“The key causes of the suicides were failed intimate relationships, legal and financial problems,” Peake testified. He said only 4 of the 24 suicides of American soldiers in Iraq occurred in units taking Lariam.
Several months later the army issued a correction. The number wasn’t 4. It was 11.
Criticism of the military’s use of Lariam has continued to build since John Torres’s death. According to a study published by army doctor Remington Nevin in the peer-reviewed Malaria Journal in March 2008, nearly 10 percent of 11,725 active duty military personnel who’d taken Lariam in Afghanistan in early 2007 did so despite contraindications raising their risk for serious adverse effects. The contraindications are mainly neurological—depression, anxiety, and epilepsy among them—but there are certain other drugs, including anticonvulsants, that Lariam should not be combined with. But Nevin tells me the army didn’t screen for these contraindications. He says he was “floored” in Afghanistan to see so many soldiers in his unit taking antidepressants and antipsychotics and Lariam at the same time. “Not only was this unit misprescribed Lariam, this was being done with the tacit approval of the command,” he says. “I shared concerns with folks at the Department of Defense and was very quickly told to be quiet.”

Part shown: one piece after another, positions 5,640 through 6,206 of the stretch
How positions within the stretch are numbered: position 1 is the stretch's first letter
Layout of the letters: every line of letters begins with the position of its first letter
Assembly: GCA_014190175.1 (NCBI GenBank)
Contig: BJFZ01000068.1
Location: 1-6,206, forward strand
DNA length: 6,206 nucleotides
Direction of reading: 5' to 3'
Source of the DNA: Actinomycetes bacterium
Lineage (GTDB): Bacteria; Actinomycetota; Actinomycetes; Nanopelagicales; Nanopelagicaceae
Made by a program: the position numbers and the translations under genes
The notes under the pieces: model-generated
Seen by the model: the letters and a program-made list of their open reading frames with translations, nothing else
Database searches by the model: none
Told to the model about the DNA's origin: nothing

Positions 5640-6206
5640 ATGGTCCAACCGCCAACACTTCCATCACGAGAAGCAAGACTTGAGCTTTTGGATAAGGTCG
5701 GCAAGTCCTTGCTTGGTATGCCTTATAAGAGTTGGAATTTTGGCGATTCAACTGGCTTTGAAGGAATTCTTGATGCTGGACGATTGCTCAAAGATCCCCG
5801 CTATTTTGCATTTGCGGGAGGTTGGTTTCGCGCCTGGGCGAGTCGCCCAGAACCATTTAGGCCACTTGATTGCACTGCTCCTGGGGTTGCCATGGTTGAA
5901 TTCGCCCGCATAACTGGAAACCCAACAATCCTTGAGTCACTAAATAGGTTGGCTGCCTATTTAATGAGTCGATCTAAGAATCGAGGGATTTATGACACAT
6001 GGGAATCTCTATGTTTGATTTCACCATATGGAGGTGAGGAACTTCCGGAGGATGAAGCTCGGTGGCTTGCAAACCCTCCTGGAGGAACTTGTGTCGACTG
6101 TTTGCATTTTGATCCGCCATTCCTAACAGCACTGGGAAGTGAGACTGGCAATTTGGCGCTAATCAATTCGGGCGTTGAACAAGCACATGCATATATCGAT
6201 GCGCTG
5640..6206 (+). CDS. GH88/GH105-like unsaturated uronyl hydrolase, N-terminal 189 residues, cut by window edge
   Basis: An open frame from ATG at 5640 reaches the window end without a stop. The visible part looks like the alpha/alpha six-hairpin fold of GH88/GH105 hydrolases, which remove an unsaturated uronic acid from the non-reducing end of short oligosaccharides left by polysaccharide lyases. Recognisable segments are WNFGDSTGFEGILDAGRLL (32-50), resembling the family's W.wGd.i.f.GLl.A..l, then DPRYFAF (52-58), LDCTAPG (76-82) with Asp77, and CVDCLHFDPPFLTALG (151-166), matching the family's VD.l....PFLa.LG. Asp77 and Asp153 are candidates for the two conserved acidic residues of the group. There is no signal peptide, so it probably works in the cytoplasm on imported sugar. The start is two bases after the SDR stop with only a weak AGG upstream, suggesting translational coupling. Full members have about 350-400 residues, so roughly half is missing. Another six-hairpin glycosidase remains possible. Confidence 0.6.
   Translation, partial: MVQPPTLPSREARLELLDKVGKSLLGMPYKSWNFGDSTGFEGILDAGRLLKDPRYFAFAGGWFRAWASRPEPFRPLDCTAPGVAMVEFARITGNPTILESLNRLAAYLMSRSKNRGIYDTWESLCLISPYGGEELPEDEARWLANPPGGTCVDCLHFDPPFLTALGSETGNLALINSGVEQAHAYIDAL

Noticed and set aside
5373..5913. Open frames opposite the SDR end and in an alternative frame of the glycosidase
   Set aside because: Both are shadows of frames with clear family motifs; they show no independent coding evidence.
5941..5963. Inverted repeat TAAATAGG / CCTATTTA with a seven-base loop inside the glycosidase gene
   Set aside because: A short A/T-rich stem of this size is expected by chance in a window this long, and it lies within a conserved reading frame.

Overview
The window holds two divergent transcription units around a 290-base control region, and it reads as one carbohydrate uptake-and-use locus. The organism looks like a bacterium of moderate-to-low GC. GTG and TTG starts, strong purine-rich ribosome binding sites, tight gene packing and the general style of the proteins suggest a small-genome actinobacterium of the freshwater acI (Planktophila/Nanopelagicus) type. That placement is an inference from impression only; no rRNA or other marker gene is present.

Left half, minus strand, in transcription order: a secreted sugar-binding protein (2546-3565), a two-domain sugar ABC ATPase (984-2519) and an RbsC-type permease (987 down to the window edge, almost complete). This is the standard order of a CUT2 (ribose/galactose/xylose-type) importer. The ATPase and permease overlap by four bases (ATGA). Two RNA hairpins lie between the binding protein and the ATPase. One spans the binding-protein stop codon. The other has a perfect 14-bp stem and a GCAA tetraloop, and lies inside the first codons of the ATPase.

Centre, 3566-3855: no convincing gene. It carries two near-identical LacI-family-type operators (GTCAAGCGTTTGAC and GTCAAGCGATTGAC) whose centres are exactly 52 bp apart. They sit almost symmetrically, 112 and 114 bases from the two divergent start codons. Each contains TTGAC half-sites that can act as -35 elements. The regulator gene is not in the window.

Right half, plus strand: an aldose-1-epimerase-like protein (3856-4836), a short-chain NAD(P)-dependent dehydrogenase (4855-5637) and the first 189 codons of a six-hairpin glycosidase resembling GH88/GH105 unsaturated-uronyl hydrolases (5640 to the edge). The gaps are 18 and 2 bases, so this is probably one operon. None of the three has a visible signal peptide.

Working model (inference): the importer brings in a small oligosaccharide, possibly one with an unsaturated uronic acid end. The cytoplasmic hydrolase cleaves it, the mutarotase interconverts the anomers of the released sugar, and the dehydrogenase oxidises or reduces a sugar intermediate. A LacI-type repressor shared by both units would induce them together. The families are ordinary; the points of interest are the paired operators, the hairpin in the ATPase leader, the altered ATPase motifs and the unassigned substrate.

Nevin thinks many troops suffered from such serious mental conditions that not only should they never have been prescribed Lariam—they should not have been deployed at all. “The consensus is Lariam truly is a neurotoxic drug,” he says, adding that he took it himself in Afghanistan and experienced the vivid dreams commonly reported. “Lariam does quite literally kill brain cells, in a certain part of the brain that is involved in the interpretation of memory,” he says. “Its side effects, and how that interacts with an underlying predisposition to illness, is unclear.”